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Older workers aged 55 and up are more likely to face long-term unemployment than younger workers.

These older workers likely face labor market discrimination and only half of older job searchers successfully get jobs, according to new research from the Schwartz Center for Economic Policy Analysis (SCEPA) at the New School for Social Research.

While the U.S. labor market remains quite strong overall, that’s not the same picture for older workers, SCEPA said.

Read: Job report shows gain of 199,000 in November. Wages are still hot.

Since 2010, SCEPA has used its own barometer for unemployment, which includes long-term discouraged workers – those who have not actively searched for a job in the past year but report that they still want one. This inclusion helps paint a clearer unemployment picture, especially when focusing on stigmatized workers, such as older workers, and during recessions, SCEPA found.

Under the Bureau of Labor Statistics, unemployment in November 2023, was 5.8 million. That reflected anyone without a job who had actively looked for work in the prior four weeks and was available to work.

Under SCEPA’s yardstick, an additional three million unemployed workers are not included in standard unemployment measures, and one million of these people are 55 and older, according to Drystan Phillips, a SCEPA research associate.

According to SCEPA’s unemployment measure, older workers today account for 23% of the unemployed in November, 2023 up from 16% in 2010. While much of that increase can be attributed to the general aging of the U.S. labor force, the gains in unemployment still outpace the growth in older adults, Phillips said.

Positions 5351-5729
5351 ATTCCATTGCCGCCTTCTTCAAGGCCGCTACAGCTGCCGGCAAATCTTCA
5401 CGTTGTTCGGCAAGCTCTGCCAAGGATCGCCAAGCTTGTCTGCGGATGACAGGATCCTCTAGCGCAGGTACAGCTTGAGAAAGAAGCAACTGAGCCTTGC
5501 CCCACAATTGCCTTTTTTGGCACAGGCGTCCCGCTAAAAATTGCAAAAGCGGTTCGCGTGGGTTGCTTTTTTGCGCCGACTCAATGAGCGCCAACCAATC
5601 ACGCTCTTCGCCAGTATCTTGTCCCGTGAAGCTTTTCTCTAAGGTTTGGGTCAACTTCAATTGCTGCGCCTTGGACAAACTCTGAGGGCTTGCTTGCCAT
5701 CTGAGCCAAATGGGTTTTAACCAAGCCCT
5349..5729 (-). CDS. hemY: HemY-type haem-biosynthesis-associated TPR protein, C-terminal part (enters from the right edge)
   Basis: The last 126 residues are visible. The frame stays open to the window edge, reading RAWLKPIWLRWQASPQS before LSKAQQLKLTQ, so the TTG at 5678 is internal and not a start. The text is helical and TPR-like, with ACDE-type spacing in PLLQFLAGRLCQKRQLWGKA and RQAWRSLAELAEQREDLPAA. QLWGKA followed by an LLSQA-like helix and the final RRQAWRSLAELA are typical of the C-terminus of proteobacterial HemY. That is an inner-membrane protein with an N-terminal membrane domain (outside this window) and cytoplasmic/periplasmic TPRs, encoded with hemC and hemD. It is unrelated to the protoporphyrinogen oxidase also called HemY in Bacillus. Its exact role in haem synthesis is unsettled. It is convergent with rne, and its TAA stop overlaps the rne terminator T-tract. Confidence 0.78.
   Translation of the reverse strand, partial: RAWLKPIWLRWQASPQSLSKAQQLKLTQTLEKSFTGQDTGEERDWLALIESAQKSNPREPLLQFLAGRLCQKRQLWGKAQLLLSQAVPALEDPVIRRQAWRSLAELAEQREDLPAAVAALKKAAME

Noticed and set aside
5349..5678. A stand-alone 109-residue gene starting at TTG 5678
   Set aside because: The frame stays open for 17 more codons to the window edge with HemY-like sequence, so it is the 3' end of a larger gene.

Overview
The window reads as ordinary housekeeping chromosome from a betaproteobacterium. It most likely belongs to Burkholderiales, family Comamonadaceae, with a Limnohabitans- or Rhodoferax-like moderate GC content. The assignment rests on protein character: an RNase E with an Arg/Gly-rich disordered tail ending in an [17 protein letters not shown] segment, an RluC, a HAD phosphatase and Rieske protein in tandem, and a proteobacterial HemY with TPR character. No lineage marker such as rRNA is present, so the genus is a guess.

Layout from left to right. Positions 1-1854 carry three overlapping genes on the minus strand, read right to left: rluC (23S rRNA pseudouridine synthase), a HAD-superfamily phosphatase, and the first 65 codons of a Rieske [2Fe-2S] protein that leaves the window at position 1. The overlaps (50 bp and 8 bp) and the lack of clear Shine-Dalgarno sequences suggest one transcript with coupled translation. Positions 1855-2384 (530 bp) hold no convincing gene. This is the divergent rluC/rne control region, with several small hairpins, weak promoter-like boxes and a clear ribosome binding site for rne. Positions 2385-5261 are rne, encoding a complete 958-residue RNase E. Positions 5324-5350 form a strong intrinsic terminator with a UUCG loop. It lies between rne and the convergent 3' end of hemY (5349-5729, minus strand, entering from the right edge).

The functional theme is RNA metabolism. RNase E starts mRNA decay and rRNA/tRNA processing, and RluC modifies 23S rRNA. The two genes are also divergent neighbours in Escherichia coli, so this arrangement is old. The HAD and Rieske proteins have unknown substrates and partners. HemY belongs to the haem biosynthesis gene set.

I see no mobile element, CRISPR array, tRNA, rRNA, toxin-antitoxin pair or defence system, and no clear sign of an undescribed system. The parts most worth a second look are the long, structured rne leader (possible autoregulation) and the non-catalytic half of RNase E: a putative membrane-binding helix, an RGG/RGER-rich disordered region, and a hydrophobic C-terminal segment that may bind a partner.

“This discrepancy indicates that while younger workers have seen considerable improvements in job opportunities, older workers have not enjoyed the same benefits,” Phillips said.

Over 35% of long-term discouraged workers are over age 55, he said.

Read: Coming to your job — more older workers

The reasons why this group has been unsuccessful in getting jobs is unclear and requires more research on wages, industries and regions of the country, Phillips said. 

Read: What retirement? Older adults are working more hours for higher pay than in the past.

While much attention has been paid to older workers working longer hours and fetching higher wages than in the past, the overall experience for the average older job seeker is bleak, Phillips said. 

“It’s true that there are interesting cases of people battling ageism and having jobs or running a country — that might not reflect an average worker’s experience,” Phillips said.

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